afrol News, 11 October - As the Western Sahara government is exiled and technically at war, opposition to the national unity movement Polisario until recently was rare. But many Sahrawis now demand more democracy and criticise "corrupt" authorities.
It caused shock waves within the Polisario as its own police inspector Mostafa Salma Sidi Mouloud in August, during a conference in Moroccan-occupied Smara, made a public statement saying he supported Rabat's plan for Western Sahara's autonomy within the Moroccan kingdom. Mr Mouloud added he would further promote the autonomy plan to the Sahrawi refugees living in the Polisario controlled refugee camps in Algeria.
The prominent police officer was detained upon arrival in the camps for being involved in "an operation of espionage in favour of Morocco, a country at war with the Sahrawi Republic."
While the Polisario increasingly had accepted dissident voices among its refugee camp-based population, Mr Mouloud obviously had crossed the line for acceptable viewpoints for Polisario officials. Polisario does not see itself as a political party but as the mass movement representing the Sahrawi people in all its width until the national territory is recovered.
The arrest of Mr Mouloud however put the Polisario in a bad light. For the first time, the human rights group Amnesty International denounced a "political prisoner" in the Sahrawi Republic, demanding its release. Amnesty regularly denounces systematic Moroccan rights abuses in the occupied territory of Western Sahara.
The Moroccan government and media meanwhile were able to launch a massive campaign against Polisario's political repression and human rights abuses.
Last week, Sahrawi authorities freed Mr Mouloud "at the request of international human rights organisations."
Interestingly, the loudest voices from the Sahrawi refugee camps after Mr Mouloud's release were protests. The Khat al-Shahid faction within the Polisario was outraged by the release of the "traitor", calling it "an insult to our dignity."
Khat al-Shahid - basically translated to "Line of the Martyr", referring to Polisario's first leader El-Ouali Mustapha Sayed, who was killed in action in 1976 - has since 2004 slowly been built up as a conservative opposition to the Polisario leadership.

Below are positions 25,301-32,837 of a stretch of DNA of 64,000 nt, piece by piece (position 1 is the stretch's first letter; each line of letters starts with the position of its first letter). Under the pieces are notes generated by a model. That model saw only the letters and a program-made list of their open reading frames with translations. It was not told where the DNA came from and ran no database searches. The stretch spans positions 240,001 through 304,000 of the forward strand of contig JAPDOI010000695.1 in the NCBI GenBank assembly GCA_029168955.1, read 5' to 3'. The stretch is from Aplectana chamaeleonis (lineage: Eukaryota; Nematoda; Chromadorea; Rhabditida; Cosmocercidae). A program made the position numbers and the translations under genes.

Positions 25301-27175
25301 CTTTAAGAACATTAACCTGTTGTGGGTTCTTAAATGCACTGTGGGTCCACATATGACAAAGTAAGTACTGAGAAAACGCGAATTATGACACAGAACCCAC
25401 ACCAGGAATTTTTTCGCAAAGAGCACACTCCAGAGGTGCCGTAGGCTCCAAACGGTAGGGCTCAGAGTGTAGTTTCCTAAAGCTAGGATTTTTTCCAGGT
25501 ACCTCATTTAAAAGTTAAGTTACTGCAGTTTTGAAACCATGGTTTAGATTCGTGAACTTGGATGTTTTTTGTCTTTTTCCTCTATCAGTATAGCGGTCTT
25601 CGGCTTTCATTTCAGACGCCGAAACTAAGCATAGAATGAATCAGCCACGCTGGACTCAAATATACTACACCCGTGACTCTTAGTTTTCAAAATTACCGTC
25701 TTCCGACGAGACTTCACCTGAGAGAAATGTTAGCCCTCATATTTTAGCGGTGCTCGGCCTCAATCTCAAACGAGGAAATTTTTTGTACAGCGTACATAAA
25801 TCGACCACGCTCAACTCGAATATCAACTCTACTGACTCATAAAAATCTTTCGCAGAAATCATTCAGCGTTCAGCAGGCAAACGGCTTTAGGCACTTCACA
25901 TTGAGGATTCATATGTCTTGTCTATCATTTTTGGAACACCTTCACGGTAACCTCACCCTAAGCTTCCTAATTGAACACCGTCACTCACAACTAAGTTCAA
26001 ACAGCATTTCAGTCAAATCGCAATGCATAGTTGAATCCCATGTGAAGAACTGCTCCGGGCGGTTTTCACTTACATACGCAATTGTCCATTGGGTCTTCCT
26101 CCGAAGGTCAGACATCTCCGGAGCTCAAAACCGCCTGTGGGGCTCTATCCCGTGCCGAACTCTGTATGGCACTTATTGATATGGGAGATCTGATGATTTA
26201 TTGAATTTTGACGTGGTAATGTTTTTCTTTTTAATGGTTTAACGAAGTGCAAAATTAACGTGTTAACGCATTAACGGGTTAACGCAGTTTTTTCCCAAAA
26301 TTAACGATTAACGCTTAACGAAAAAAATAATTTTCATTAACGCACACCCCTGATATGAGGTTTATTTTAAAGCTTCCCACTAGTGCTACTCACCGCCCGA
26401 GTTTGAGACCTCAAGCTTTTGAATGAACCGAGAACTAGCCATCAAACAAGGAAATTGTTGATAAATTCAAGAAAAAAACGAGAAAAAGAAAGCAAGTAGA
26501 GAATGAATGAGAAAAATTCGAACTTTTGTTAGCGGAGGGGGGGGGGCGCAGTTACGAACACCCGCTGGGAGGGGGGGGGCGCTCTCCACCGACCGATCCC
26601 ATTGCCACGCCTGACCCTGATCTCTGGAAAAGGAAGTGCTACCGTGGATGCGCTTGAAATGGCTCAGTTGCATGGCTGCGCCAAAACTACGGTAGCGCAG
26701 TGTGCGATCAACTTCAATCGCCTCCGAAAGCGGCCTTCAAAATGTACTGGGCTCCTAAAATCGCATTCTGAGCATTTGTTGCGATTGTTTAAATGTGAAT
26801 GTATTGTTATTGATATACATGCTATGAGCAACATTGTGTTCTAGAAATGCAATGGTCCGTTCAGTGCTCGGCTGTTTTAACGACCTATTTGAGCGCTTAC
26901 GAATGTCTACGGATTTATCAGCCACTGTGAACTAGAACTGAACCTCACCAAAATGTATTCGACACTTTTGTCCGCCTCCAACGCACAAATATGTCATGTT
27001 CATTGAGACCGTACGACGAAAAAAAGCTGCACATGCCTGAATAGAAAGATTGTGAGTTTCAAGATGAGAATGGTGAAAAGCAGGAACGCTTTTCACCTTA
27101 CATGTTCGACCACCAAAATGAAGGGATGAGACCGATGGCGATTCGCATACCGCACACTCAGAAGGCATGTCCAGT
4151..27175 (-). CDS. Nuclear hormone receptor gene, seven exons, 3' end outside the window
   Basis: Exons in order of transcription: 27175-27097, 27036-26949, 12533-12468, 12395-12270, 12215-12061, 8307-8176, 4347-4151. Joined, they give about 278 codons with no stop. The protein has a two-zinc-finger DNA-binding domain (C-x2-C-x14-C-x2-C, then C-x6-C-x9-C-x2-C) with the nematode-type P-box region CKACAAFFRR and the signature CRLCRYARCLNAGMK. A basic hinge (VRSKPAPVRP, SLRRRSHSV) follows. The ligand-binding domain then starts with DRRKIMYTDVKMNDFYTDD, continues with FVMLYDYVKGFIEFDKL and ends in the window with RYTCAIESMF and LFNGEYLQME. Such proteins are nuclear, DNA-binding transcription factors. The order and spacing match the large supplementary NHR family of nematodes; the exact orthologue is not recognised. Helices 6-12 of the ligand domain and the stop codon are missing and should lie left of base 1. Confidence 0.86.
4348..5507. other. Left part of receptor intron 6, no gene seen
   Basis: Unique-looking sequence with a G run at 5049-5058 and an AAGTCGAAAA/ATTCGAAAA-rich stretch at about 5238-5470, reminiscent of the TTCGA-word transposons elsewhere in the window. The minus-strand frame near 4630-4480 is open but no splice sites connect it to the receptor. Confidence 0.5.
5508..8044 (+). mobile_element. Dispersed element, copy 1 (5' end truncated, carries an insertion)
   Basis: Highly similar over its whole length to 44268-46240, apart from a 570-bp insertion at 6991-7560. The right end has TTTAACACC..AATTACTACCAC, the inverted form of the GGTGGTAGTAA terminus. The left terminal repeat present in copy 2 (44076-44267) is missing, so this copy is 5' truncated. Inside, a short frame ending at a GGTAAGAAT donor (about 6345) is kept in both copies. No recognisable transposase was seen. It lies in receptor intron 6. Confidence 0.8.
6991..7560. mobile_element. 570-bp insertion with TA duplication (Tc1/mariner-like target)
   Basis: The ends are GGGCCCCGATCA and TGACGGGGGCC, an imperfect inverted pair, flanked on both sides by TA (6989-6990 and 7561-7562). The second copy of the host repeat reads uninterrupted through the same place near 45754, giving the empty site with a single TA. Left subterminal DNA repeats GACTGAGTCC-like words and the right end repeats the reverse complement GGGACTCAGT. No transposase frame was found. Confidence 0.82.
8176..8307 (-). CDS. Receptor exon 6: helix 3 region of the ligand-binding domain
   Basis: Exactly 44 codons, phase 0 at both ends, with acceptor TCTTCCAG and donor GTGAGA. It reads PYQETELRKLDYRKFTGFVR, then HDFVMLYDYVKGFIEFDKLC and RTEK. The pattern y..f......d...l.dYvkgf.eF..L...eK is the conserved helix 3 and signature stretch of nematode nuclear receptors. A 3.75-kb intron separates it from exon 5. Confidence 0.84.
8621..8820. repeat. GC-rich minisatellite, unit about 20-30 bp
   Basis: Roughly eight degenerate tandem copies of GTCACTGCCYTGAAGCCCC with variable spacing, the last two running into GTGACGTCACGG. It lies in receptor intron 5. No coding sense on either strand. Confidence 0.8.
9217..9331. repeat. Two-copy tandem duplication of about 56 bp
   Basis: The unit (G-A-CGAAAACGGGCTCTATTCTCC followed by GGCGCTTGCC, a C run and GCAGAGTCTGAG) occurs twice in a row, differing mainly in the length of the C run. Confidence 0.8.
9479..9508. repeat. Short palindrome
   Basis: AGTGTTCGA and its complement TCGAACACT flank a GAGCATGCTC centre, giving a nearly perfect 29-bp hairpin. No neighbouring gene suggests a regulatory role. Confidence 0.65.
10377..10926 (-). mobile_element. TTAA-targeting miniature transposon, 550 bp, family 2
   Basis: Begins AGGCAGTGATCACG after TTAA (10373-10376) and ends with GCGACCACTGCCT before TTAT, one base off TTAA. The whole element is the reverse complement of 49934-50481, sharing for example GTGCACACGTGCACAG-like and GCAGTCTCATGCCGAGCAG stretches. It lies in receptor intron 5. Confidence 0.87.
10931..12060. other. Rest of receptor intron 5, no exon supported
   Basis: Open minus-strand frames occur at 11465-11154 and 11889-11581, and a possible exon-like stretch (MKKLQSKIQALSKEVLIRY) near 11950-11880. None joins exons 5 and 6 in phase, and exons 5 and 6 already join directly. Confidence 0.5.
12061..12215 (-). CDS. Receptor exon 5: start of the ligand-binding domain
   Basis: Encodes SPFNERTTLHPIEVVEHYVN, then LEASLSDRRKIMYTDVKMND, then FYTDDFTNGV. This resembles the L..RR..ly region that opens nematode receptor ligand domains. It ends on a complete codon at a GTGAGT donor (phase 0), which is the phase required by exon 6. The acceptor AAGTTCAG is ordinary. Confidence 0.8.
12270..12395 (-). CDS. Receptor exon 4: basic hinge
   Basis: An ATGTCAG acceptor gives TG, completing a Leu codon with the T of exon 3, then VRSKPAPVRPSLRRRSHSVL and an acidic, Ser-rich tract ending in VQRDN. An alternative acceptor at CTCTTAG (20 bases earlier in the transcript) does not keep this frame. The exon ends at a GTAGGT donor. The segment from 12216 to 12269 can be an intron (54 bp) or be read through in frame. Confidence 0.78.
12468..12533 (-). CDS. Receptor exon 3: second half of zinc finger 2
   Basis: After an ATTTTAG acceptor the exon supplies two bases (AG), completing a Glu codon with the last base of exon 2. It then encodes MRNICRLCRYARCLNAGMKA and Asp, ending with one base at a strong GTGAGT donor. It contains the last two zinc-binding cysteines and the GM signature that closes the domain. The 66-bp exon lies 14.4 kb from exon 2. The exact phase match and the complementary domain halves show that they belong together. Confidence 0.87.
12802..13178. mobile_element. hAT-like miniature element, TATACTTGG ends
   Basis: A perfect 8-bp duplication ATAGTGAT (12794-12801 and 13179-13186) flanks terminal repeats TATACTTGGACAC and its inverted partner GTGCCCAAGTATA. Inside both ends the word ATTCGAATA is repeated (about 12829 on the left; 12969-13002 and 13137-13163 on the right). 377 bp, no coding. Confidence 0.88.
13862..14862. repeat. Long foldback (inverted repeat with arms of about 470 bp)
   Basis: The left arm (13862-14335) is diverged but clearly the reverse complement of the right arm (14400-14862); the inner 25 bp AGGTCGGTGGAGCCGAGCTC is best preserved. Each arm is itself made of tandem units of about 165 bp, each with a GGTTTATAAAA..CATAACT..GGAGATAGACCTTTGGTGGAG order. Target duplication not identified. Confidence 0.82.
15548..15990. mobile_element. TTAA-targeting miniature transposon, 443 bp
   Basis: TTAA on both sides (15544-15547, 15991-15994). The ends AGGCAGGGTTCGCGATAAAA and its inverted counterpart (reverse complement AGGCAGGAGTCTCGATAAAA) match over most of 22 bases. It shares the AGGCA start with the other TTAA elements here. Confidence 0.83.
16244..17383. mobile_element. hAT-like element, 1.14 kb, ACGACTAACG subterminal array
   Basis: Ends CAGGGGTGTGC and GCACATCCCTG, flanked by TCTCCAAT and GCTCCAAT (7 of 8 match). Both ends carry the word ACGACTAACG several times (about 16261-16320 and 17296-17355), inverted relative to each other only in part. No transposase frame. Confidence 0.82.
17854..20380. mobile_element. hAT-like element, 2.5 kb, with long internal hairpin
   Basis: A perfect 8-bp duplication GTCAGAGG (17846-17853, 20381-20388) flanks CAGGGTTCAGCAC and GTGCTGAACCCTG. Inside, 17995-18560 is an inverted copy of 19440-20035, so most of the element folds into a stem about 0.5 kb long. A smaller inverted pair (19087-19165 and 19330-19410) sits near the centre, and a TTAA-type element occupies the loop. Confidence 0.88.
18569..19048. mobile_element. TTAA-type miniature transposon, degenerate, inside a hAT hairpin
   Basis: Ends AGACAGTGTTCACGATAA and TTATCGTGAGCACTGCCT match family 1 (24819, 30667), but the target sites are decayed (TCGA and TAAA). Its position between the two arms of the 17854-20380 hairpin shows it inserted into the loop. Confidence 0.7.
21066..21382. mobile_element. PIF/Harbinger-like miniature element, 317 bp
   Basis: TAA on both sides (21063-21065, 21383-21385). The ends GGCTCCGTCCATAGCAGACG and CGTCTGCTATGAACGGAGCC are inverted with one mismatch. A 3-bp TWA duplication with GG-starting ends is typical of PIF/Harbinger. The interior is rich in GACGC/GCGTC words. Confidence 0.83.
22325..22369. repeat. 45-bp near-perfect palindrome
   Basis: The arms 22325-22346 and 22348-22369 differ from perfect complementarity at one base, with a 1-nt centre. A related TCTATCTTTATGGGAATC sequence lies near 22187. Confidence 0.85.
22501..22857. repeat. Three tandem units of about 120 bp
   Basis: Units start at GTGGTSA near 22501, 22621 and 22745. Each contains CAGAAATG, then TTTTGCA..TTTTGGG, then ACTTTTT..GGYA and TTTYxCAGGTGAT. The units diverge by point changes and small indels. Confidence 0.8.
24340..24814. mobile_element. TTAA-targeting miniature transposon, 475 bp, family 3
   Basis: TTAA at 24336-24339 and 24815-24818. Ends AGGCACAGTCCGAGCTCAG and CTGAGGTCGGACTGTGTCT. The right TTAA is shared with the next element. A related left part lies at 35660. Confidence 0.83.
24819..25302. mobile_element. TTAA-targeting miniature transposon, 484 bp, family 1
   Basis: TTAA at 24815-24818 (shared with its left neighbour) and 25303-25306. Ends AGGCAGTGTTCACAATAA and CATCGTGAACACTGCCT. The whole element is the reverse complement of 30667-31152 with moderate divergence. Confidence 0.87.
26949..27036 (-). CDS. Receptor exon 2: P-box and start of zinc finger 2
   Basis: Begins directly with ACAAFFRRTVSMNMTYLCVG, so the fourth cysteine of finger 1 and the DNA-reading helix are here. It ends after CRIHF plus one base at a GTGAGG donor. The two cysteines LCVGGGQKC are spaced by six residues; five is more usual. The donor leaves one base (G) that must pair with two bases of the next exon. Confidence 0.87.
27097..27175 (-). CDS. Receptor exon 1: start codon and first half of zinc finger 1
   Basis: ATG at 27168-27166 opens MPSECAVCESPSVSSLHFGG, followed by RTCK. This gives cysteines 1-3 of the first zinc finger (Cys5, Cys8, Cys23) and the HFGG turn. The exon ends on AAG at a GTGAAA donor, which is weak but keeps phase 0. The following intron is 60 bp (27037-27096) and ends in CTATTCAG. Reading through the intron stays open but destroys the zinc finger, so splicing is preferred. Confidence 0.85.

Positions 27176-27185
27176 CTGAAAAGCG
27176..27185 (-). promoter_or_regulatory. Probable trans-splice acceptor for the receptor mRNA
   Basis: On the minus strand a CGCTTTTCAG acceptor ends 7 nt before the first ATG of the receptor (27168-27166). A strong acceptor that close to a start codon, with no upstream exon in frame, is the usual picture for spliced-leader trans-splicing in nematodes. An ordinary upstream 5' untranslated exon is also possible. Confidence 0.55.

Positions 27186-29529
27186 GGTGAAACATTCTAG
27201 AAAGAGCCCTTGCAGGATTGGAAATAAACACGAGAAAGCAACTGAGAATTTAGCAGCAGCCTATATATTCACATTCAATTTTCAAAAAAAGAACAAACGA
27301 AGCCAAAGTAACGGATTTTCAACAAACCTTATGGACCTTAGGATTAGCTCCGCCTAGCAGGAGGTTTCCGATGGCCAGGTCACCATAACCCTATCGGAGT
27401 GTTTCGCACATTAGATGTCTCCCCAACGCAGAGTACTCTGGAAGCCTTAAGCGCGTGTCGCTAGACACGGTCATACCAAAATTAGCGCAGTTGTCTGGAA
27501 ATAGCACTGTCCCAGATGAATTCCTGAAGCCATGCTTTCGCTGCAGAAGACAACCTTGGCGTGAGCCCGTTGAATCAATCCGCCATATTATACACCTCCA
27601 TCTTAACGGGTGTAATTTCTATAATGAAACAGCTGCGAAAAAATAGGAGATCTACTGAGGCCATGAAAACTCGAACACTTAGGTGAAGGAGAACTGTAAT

The faction is allowed to call itself a part of the Polisario movement as the prevailing system does not foresee true political parties or non-attached movements. Khat al-Shahid also recognises Polisario as the sole representative of the Sahrawi people.
But that does not prevent the faction from becomi
Polisario's first leader El-Ouali Mustapha Sayed (1948-1976)
ng ever more critical with the Polisario leadership. Its newest statement calls Sahrawi President Mohamed Abdelaziz a "tyrant with absolute powers" whose government is based on "corruption, bribery and lies."
With the release of Mr Mouloud, President Abdelaziz "opens the door to all traitors and apostates" and was selling out Sahrawi interests to foreign organisations, the faction holds. Khat al-Shahid sees this bowing into Amnesty's demands in line with the current leadership's inability to maintain Polisario's military striking power and the apparent diminishing strength of Sahrawi positions in UN-mediated negotiations.
Khat al-Shahid during the last years has increased its power base in the Sahrawi refugee camps, where more and more citizens are frustrated about living in dire exile conditions during 35 years and with little or no advance in the negotiations since the 1991 ceasefire. These frustrations are increasingly connected to President Abdelaziz.
While Sahrawi opposition forces increasingly form within the Polisario movement, some few refugee camp dwellers also try to organise outside the ruling movement. For eights years, a group of Sahrawi intellectuals have tried to run the country's first truly independent newspaper, 'Futuro Saharaui'.
The journalists, in addition to constantly report about Moroccan abuses in the occupied territory - denounce the ruling Polisario movement's leadership, calling for more democratisation, larger freedom of expression and fight against power abuse and corruption among Polisario cadres.
Contrary to all other media in the camps, which all operate within the Polisario movement, 'Futuro Saharaui' does not receive any government assistance and sees itself worked against by authorities, for example when it comes to access to paper and printing facilities. But the independent media is still being published.
In surveys, the independent media has documented "wide discontent with the situation in the camps" and a growing distrust with the Polisario leadership. Opposition in all directions is growing and increasingly is being allowed to surface.
With the freeing of Mr Mouloud - only following international pressure - the Polisario leadership seems to allow opposition views on even the most existential issue of the exile Sahrawis: the question of Western Sahara's independence.
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